by ROWENA OREJANA
As the first Syrian refugees arrived to make New Zealand their home, Wellington Cardinal John Dew and Auckland Anglican Bishop Ross Bay reminded Christians in New Zealand that the refugees will need long-term support.

Syrian refugees wait at the border Jan. 13 near Royashed, Jordan.
Syrian refugees wait at the border Jan. 13 near Royashed, Jordan.

“It’s not just a week of welcoming people. It’s journeying with these people for a long time, because many former refugees and migrants continue carrying with them the pain of leaving home and the separation from their homeland,” said Cardinal Dew.
Cardinal Dew and Bishop Bay spoke at Auckland Cathedrals’ Lenten Studies on February 24, 2016, a lenten retreat jointly held by the Catholic cathedral of St Patrick and St Joseph and the Anglican cathedral of the Holy Trinity. Cardinal Dew said about 85 refugees, who arrived to settle in Wellington, were warmly welcomed by people from both churches. “Last Sunday afternoon (February 21), I happened to look out of the window of the house where I live in, and there were about 30 people and the driveway was full of goods donated to the refugees,” he said.
“Working there sorting them out (donations) all Sunday afternoon, a very hot afternoon, were people from the Anglican community and our community.”
The Church officials also stressed the importance of working with agencies like Red Cross. “They are the official agency responsible for resettling the refugees,” said Bishop Bay.
Bishop Bay related a commitment made by his parish when he was a teenager, to help in the resettling of a refugee family in south Auckland.
“They’ve adapted into our culture. They established their own business. Their children then grew up and went to universities. You see a family embedding itself into our community and culture, being able to genuinely make a home. It is wonderfully satisfying to see,” he said.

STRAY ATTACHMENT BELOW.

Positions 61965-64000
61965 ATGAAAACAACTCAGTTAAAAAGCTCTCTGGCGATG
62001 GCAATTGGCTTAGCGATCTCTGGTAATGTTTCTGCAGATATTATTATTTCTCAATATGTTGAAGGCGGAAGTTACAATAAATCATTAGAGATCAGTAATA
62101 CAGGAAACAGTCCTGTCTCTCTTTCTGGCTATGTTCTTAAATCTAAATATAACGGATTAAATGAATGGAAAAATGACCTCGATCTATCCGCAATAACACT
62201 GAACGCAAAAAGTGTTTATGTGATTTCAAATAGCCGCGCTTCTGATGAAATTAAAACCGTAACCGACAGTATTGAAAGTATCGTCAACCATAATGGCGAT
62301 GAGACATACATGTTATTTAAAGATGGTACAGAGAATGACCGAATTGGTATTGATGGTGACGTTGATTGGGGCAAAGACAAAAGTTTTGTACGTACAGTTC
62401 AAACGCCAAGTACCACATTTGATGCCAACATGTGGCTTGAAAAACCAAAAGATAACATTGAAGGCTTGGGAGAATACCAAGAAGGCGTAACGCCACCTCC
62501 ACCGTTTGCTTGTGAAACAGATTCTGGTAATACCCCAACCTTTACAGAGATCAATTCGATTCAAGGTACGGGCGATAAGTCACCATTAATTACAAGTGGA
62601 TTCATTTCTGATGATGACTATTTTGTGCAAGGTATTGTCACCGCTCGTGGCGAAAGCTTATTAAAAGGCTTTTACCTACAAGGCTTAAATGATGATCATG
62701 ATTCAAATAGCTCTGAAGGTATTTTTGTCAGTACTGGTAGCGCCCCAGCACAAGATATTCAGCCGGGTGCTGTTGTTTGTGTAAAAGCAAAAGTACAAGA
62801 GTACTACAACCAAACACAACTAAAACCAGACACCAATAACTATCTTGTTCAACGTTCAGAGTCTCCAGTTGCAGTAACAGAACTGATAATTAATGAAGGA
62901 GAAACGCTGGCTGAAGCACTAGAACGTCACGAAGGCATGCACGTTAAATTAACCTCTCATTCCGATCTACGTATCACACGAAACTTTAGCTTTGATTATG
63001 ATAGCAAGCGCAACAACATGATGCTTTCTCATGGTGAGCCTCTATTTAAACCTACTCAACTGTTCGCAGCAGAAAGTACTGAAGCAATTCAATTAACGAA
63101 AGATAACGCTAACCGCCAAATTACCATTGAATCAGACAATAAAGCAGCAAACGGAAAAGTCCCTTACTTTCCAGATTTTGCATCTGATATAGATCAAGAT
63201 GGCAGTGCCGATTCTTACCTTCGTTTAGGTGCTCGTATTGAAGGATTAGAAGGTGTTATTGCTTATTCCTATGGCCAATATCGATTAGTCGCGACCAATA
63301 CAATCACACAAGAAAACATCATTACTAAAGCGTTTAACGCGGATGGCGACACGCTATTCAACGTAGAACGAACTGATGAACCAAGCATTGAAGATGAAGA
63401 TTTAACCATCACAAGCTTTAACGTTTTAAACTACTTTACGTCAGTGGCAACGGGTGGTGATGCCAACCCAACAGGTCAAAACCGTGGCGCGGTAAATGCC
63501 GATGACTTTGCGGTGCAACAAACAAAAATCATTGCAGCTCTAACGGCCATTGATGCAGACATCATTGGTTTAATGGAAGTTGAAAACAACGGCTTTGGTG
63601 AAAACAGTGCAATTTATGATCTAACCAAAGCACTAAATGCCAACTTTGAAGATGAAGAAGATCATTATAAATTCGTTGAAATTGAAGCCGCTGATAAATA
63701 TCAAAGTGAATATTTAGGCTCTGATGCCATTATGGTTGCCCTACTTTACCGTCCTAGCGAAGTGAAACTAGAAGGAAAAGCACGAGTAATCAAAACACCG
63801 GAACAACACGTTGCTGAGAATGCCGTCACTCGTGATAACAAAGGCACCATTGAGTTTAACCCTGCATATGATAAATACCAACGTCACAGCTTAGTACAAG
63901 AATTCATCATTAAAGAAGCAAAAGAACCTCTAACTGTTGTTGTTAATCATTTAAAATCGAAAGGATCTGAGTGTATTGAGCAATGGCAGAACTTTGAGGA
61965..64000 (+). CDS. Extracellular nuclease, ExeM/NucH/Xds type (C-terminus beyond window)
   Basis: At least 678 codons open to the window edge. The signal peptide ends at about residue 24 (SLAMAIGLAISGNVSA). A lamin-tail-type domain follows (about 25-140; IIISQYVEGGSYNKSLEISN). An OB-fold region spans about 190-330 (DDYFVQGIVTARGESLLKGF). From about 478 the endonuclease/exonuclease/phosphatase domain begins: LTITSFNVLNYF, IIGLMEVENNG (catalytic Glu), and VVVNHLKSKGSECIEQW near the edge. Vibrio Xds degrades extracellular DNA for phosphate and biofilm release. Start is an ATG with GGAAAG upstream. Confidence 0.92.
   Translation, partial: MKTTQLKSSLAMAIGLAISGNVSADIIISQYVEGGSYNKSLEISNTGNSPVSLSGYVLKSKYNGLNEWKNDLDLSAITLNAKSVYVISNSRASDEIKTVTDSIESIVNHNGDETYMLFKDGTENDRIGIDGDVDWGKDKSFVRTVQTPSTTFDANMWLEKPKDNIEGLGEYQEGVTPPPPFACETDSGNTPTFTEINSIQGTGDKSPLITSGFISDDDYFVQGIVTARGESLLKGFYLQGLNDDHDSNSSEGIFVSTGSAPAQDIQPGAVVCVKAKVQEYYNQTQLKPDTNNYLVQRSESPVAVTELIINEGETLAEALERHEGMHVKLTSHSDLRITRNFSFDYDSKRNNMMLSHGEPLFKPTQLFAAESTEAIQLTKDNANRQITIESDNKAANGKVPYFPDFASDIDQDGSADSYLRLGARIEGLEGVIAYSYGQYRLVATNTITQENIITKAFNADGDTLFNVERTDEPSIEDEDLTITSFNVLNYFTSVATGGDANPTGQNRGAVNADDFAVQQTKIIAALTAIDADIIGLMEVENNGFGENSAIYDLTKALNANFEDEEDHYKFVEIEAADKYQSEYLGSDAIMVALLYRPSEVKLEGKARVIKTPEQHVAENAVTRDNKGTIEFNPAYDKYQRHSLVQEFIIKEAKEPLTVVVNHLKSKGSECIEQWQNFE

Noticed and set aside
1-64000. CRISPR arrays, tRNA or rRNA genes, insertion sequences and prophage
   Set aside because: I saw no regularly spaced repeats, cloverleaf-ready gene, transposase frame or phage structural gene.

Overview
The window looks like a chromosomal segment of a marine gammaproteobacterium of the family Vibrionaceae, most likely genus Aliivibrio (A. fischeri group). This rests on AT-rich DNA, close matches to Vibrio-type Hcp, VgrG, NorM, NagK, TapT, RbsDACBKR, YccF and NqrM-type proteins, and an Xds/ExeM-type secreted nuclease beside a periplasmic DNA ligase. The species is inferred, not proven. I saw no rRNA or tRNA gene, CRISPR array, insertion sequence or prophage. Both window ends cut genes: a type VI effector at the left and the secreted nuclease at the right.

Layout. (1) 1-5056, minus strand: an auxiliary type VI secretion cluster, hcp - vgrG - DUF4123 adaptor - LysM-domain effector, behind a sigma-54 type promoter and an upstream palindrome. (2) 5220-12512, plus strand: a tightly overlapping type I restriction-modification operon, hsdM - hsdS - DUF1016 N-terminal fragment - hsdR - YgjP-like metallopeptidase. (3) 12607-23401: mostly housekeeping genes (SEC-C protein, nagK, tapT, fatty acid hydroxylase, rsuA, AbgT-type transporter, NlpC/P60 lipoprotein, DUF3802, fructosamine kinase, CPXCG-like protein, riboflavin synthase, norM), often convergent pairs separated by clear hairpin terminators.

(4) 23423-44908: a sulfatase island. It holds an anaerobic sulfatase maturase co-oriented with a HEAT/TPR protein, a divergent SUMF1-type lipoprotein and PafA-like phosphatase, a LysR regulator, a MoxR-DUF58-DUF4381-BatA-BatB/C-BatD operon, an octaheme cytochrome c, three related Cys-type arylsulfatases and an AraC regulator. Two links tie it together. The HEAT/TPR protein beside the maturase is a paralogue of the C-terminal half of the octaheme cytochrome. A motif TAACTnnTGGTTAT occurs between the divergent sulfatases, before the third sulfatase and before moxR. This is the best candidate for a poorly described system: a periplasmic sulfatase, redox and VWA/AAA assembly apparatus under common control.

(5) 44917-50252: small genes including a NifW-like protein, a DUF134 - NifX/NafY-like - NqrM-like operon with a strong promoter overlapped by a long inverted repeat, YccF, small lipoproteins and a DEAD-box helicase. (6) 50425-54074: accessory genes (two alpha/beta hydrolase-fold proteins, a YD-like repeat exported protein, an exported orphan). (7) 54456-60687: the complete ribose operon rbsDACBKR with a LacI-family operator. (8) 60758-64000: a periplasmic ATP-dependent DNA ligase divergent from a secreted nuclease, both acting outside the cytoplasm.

In the question and answer portion of the talks, Bishop Bay responded to a comment that pointed out New Zealand’s social agencies were already stretched out and overwhelmed.
“Any nation like ours can make that claim,” he said. He pointed out that New Zealand’s quota of refugee intake is 750 people each year. “Perhaps it is about understanding our relative stability,” he said, “We are not talking about a huge number of people.”
Citing statistics, he said Sweden accepts 14.62 refugees per 1000 people, Canada: 4.28, Australia: 1.58 while New Zealand only accepts 0.31 per 1000 Kiwis.
“We really need to gird our loins and say, yes, there will be a cost to offering hospitality to those in desperate need,” he added.
Cardinal Dew said Pope Francis had been advocating opening arms to migrants and refugees.
“He coined the phrase ‘the globalisation of indifference’. The globalisation of indifference has taken from us our ability to feel,” Cardinal Dew said. “Those words really challenged me.”
Bishop Bay said the theology of migrants and refugees can be found in the Old and New Testaments. From the stories of Abraham to the flight of the Holy Family, the Bible clearly tells us to be welcoming to strangers.
He noted that in the parable of the Good Samaritan, Jesus shifted the question from “Who do I find as deserving of my help?” to “What does it mean for me to act as a neighbour?”
“I’ve always found it a powerful thought.”

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